Changing Behavior through Electronic Prescribing
One of the greatest challenges facing the health care system is how best to influence and change both individuals’ and clinicians’ behaviors. Over the past 50 years, whole industries have sprouted up around exercise, nutrition, obesity control, and smoking-cessation programs. Despite notable set-backs — especially with obesity — tobacco use has declined by 55% over the last 50 years (sidenote: did 42 percent (!) of American adults really smoke in 1965?) and greater attention is now paid to health and wellness than ever before. While progress has been incremental, the trend lines are encouraging.
In a similar way, health insurance plans, large employers, and public programs have spent the past several decades working hard to align incentives in benefit design, including pharmacy benefit design. This work has taken many forms, including expanded use of generic alternatives; new pharmacy options, such as the mail-service pharmacy option; and the expanded use of electronic prescribing.
With that in mind, a recent article about a new e-prescribing study caught our eye. The study found that most doctors surveyed [close to 75% ] indicated that e-prescribing makes them pay more attention to patient costs when they prescribe. While the sample of physicians surveyed was small, the implications are tremendous. For too long, many patients and their prescribing physicians have been disconnected from one another about the cost side of the equation. If e-prescribing can help introduce cost-effectiveness discussions into the examination room, that is important progress and one more reason for cash-strapped state and federal governments, along with private payers, to embrace e-prescribing. E-prescribing systems also often will alert the physician if a less-expensive generic version of a prescribed drug is available.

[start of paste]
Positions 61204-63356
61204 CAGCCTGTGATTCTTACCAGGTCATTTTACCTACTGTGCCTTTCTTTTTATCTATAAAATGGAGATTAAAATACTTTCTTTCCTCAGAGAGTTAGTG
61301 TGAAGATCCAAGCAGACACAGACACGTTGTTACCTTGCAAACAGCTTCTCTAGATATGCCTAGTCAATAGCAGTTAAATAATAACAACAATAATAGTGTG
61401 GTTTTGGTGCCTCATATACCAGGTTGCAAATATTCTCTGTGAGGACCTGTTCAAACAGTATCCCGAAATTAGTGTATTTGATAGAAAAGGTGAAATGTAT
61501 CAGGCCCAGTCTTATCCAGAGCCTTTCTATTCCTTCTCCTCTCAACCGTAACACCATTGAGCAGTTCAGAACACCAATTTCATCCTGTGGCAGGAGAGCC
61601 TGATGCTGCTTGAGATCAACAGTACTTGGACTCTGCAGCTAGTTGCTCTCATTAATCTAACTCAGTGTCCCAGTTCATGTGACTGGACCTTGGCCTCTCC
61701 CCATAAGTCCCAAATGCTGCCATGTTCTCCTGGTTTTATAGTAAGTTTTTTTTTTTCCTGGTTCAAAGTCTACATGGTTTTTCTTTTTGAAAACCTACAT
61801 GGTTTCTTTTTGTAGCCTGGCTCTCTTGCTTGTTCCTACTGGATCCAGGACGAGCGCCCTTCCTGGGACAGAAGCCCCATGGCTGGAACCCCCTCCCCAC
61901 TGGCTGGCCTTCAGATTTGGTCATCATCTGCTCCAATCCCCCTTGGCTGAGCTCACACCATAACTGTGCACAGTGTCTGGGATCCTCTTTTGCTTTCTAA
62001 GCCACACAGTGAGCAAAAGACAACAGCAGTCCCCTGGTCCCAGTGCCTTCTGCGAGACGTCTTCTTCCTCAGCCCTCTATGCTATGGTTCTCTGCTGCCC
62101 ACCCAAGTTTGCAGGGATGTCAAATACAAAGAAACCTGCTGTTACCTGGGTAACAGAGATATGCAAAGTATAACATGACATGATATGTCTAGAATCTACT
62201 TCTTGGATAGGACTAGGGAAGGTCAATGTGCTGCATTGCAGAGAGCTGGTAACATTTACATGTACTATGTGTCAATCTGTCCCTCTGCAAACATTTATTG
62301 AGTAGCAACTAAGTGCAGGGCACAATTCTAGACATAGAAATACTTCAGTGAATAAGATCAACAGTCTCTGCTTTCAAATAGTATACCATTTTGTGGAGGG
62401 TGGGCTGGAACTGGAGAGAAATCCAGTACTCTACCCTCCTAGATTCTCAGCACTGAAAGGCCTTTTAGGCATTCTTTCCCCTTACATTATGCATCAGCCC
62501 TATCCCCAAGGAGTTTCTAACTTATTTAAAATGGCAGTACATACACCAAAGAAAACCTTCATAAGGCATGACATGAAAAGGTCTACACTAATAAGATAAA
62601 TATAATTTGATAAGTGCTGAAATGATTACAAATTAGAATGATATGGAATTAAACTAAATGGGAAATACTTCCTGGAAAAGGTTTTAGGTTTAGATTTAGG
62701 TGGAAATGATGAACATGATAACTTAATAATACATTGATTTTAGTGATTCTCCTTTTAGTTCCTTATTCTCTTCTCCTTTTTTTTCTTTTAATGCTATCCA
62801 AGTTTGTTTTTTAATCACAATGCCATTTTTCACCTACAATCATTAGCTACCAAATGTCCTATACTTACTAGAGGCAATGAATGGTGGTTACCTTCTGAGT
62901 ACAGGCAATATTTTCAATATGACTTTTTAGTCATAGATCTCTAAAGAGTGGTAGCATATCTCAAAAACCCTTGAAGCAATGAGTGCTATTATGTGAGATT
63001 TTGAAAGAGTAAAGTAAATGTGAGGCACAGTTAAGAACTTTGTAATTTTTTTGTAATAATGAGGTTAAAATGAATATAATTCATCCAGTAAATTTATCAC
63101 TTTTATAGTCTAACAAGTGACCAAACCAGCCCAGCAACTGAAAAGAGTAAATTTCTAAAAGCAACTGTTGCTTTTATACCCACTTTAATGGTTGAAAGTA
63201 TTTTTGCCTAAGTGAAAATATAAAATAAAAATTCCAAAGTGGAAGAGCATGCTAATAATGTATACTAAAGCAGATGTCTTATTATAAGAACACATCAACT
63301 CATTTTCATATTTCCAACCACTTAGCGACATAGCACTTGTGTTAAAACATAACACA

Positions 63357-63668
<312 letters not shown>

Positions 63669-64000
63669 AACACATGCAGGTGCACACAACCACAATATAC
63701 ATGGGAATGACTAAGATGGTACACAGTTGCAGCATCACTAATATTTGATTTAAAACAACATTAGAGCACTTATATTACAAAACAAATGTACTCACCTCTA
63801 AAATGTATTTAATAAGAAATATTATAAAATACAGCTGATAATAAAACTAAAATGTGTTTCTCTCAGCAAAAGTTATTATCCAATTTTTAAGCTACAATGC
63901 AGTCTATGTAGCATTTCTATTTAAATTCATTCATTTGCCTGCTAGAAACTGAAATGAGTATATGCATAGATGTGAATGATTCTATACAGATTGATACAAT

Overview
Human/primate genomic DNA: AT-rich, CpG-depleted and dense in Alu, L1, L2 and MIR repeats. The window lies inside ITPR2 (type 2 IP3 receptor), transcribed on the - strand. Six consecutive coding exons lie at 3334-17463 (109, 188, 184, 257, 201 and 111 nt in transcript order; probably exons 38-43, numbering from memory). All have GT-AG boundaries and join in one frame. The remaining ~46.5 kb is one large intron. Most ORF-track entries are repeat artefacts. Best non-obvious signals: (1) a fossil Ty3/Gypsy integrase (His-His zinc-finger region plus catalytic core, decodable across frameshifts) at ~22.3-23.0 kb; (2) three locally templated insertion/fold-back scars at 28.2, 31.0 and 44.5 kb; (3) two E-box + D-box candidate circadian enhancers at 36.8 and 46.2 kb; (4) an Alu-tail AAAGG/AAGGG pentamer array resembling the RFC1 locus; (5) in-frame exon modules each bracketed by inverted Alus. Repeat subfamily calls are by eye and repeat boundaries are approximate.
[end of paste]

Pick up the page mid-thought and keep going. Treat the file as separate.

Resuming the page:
Last year, we wrote about e-prescribing and the benefits that sophisticated e-prescribing models can provide. History shows that to change behaviors, especially in health care, requires a comprehensive and tenacious approach that spans the spectrum. Since e-prescribing allows a physician to see a patient’s complete prescription drug history, better decisions can be made, especially for patients with multiple conditions. The good news is that e-prescribing is taking us in the right direction by reducing costs, improve adherence, and allowing for better medical outcomes.